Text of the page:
Here’s the truth about Solyndra, which is now suing a passel of Chinese companies for allegedly dumping subsidized solar panels on the US market: When you try to optimize for the wrong scarce resource, you’re dead.
Solyndra made tube-shaped solar collectors because they were good at optimizing what was, at the company’s inception in 2005, a scarce and extremely expensive good: the pure, crystalline polysilicon needed to make a solar panel. Solyndra’s “big idea” was to change the shape of the solar panel so that it could get the same performance using significantly less silicon.
At first, this seemed like the right bet: In 2008, the cost of polysilicon reached $400 a kilogram. Today that same kilo will cost you $30.
Companies that continued to make conventional, flat solar panels were able to reap the benefits of this collapse in price. And what brought about this price collapse was an explosion of US and global polysilicon manufacturing.
“Over the last several years, US industry leaders made massive investments in silicon production capacity that rapidly pushed down the price of silicon and therefore crystalline silicon solar panels,” says Walker Frost, a spokesperson for Suntech, one of the Chinese manufacturers currently being sued by Solyndra.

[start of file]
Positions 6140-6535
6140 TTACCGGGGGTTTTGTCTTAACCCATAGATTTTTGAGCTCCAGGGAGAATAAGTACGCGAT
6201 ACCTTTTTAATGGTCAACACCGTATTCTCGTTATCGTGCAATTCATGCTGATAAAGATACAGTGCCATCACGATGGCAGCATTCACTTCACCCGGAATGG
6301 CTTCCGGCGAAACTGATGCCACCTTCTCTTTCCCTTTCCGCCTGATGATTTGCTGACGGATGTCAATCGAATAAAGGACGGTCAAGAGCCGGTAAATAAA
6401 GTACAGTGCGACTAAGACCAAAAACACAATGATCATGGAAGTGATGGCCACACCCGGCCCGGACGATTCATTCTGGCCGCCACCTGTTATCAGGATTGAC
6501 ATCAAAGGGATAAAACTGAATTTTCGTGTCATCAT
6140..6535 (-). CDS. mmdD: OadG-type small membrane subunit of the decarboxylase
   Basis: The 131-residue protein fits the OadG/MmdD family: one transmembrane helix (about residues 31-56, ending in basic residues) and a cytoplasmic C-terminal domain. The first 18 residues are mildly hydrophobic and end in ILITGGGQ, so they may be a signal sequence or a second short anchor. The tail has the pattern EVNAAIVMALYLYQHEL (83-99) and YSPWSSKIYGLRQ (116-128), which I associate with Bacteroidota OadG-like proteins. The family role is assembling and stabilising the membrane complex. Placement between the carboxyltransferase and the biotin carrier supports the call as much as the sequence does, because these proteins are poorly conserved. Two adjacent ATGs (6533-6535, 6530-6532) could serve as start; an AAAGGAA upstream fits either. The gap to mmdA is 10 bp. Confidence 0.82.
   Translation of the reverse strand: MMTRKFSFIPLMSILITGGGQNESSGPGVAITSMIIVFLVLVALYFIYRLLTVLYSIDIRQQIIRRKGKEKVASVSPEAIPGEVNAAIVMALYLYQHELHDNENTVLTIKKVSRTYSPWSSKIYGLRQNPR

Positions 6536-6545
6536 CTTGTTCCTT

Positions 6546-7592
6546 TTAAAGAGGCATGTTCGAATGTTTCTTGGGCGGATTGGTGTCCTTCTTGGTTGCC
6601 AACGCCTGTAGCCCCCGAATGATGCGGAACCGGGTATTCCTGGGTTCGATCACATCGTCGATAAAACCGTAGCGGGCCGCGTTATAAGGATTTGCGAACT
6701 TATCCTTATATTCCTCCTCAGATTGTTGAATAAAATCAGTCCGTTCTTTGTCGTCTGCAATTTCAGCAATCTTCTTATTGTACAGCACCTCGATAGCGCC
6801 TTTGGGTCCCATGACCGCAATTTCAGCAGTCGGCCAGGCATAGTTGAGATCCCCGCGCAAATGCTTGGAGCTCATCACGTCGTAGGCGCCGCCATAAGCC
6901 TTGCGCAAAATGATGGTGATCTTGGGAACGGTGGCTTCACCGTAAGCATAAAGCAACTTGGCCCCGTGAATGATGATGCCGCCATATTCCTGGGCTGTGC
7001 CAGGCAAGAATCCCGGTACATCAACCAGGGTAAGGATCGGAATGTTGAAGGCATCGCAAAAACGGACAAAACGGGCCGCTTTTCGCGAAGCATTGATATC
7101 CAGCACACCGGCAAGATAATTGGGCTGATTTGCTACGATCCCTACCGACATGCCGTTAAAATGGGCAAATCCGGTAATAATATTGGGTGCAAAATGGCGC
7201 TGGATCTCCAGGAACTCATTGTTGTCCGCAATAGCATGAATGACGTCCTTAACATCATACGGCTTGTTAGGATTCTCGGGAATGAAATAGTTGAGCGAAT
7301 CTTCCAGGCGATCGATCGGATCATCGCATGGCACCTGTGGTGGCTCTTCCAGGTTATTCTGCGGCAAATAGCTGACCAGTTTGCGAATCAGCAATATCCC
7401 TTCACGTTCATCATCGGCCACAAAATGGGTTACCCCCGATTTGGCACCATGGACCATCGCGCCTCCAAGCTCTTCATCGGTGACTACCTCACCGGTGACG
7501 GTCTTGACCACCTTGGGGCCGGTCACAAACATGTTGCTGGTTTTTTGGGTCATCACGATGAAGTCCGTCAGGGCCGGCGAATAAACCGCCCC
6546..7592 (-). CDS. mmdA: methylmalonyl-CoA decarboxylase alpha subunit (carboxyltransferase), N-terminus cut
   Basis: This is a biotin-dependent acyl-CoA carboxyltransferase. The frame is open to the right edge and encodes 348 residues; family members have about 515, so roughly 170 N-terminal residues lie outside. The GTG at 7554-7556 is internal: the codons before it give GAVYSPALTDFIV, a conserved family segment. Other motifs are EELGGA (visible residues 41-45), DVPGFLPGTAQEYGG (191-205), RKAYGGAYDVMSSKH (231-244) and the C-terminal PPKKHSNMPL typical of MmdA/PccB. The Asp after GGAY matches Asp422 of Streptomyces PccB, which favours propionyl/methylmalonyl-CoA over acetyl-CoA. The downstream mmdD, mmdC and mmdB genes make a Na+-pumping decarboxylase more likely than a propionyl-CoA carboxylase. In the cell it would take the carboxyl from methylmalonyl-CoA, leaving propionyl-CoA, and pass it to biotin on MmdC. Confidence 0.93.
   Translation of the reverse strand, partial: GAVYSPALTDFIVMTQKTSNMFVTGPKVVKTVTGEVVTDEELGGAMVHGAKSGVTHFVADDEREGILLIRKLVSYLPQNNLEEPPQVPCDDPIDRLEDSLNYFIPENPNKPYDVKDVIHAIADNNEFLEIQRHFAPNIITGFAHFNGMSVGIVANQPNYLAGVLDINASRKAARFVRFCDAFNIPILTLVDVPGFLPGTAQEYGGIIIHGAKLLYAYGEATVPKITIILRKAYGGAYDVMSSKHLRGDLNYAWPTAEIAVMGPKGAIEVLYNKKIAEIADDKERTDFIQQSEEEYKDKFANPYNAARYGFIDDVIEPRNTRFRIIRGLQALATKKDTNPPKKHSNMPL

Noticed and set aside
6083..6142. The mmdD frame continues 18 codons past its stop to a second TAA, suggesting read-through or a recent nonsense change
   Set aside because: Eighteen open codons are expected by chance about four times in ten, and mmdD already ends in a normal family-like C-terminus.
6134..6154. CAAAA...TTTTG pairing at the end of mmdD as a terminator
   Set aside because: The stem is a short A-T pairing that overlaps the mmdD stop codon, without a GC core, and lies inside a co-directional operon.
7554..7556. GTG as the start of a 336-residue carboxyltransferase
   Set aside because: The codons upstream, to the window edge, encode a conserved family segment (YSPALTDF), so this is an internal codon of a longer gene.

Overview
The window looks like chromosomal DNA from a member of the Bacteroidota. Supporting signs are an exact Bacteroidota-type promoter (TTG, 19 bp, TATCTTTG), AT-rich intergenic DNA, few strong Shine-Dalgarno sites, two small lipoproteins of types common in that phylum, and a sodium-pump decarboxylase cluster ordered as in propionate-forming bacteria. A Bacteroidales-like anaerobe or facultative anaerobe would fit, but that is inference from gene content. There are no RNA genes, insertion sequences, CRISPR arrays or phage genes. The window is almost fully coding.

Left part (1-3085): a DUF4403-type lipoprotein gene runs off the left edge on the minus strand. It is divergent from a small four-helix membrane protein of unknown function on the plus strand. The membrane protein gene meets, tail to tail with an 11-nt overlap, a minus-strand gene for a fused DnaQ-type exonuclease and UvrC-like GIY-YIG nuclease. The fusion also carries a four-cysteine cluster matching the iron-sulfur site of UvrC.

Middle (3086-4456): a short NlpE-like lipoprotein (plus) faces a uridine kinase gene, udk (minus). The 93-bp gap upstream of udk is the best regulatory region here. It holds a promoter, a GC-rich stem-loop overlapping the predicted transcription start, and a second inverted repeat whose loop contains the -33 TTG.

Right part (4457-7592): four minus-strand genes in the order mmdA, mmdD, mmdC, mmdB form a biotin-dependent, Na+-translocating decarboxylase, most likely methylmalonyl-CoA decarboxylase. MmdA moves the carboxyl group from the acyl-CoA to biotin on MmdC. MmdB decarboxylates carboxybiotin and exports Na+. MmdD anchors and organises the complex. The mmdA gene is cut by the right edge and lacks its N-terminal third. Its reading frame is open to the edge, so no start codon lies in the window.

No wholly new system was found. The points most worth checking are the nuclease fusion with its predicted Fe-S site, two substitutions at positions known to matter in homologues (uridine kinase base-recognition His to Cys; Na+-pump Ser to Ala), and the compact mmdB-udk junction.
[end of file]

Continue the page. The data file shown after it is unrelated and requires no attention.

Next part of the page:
Globally, there are now more than 170 startups and established companies making polysilicon. The solar industry used to be dependent on the cast-offs from the microchip manufacturing industry, but the profits reaped by polysilicon manufacturers through 2008 were so large that capacity has since exploded. There’s now so many companies making polysilicon that industry analysts at GTM Research now predict that price pressure and consolidation will leave behind only a dozen survivors by the end of the decade.
All of this is really good news for the solar industry as a whole. Panel prices are now down to $0.70/watt, low enough that entire business models are being built around financing the rollout of these cheap panels across rooftops throughout the US. Standouts in this area include SolarCity, which may IPO soon and into which Google put $355 million of its own money. Of course, that IPO may be delayed by the 255% tariff the Department of Commerce just announced for solar panels manufactured in China.
The lessons of Solyndra are twofold: